Following code shows how to get the tables and columns used in dbo.uspGetBillOfMaterials stored procedure. As you see, sys.sql_expression_dependencies does not provide column details but sys.dm_sql_referenced_entities dynamic management function provides all the details we need.

USE AdventureWorks2014;

SELECT * FROM sys.sql_expression_dependencies
WHERE referencing_id = OBJECT_ID(N'dbo.uspGetBillOfMaterials');  

FROM sys.dm_sql_referenced_entities(N'dbo.uspGetBillOfMaterials', N'OBJECT');

In case of you need to find out whether the object is being used other objects, we have another dynamic management function named sys.dm_sql_referencing_entities. This returns details of all referencing objects.

FROM sys.dm_sql_referencing_entities(N'Production.Product', N'OBJECT');

In case of you need to know how your object has been used by others, here is the way. This shows how to use sys.dm_sql_referencing_entities dynamic management function to see how the Production.Product table is used by other objects.

Sunday, October 16, 2016

Memory-Optimized table memory limit - SQL Server Brain Basher of the Week #057

Let's talk about memory-optimized tables as a part of Brain Basher in this week. This question was raised during one of my workshops and it is an obvious question comes to your mind when planning on memory-optimized tables. Here is the question/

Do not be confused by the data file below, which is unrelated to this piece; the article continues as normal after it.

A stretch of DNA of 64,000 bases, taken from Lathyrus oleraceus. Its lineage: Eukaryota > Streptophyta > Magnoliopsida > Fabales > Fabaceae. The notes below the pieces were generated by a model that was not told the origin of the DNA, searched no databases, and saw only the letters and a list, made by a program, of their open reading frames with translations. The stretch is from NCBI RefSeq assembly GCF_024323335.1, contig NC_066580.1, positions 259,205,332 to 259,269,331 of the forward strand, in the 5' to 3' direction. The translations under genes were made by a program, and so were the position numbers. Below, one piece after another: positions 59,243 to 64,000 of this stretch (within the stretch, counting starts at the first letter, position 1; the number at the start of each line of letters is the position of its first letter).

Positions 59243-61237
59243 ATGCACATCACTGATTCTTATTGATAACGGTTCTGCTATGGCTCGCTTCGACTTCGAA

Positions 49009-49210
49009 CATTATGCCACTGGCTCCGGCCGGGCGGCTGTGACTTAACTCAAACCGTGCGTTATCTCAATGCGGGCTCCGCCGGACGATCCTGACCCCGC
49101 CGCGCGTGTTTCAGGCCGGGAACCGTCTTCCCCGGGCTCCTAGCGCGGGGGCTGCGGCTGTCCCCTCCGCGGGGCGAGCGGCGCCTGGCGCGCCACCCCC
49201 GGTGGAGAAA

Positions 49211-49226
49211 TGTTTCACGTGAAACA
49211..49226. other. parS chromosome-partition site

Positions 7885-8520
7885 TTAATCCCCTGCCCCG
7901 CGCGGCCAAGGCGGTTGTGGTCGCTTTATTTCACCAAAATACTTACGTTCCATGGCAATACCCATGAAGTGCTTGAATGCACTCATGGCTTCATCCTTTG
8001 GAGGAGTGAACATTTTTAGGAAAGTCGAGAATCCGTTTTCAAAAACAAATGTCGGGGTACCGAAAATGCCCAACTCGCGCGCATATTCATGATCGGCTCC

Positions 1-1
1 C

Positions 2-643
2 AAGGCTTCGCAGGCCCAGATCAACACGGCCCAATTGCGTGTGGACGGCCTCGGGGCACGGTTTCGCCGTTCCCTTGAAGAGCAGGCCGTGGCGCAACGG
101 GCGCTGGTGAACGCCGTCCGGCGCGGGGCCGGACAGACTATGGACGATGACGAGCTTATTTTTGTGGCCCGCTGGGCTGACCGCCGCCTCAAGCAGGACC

How much memory memory-optimized table can consume maximally?

If the version is SQL Server 2014, then there is a limitation on durable tables which is 256GB and no limitation on non-durable tables. However, this has been addressed with SQL Server 2016 and now NO LIMITATIONS on both durable and non-durable tables.

You can read more info on this enhancement at:

Read some post made on memory-optimized tables;
In-Memory OLTP: Inserting 3 millions records in 3 seconds
How to check tables and stored procedures for in-memory migration

Saturday, October 15, 2016

SQL Server needs memory optimized file group even for non-durable memory-optimized tables?

We know that SQL Server requires an additional file group that is marked as MEMORY_OPTIMIZED_FILEGROUP and a data file associated with it if memory-optimized tables need to be created. We know for sure that memory-optimized tables that are created as SCHEMA_AND_DATA require data files to write data to disk because they are coexist with disk-based tables but tables that are created as SCHEMA_ONLY require the same?

Memory-optimized tables that are created as non-durable (SCHEMA_ONLY) maintain both data and indexes in memory. Therefor, theorically it does not need anything to be written to disk. However, if you try to create a non-durable memory-optimized table without adding a memory-optimized-file-group, you get the following message;

Cannot create memory optimized tables. To create memory optimized tables, the database must have a MEMORY_OPTIMIZED_FILEGROUP that is online and has at least one container.

This says even for non-durable tables, it needs the file group. Although it does not maintain data in the disk, it has to create the table as the schema has to be maintained. Therefore, regardless of the type of memory-optimized tables, file group with MEMORY_OPTIMIZED_FILEGROUP option should be added to the database with a data file before creating memory-optimized tables.

Thursday, October 13, 2016

SQL Server 2016 Partial backup operation on a READONLY database backs up all file groups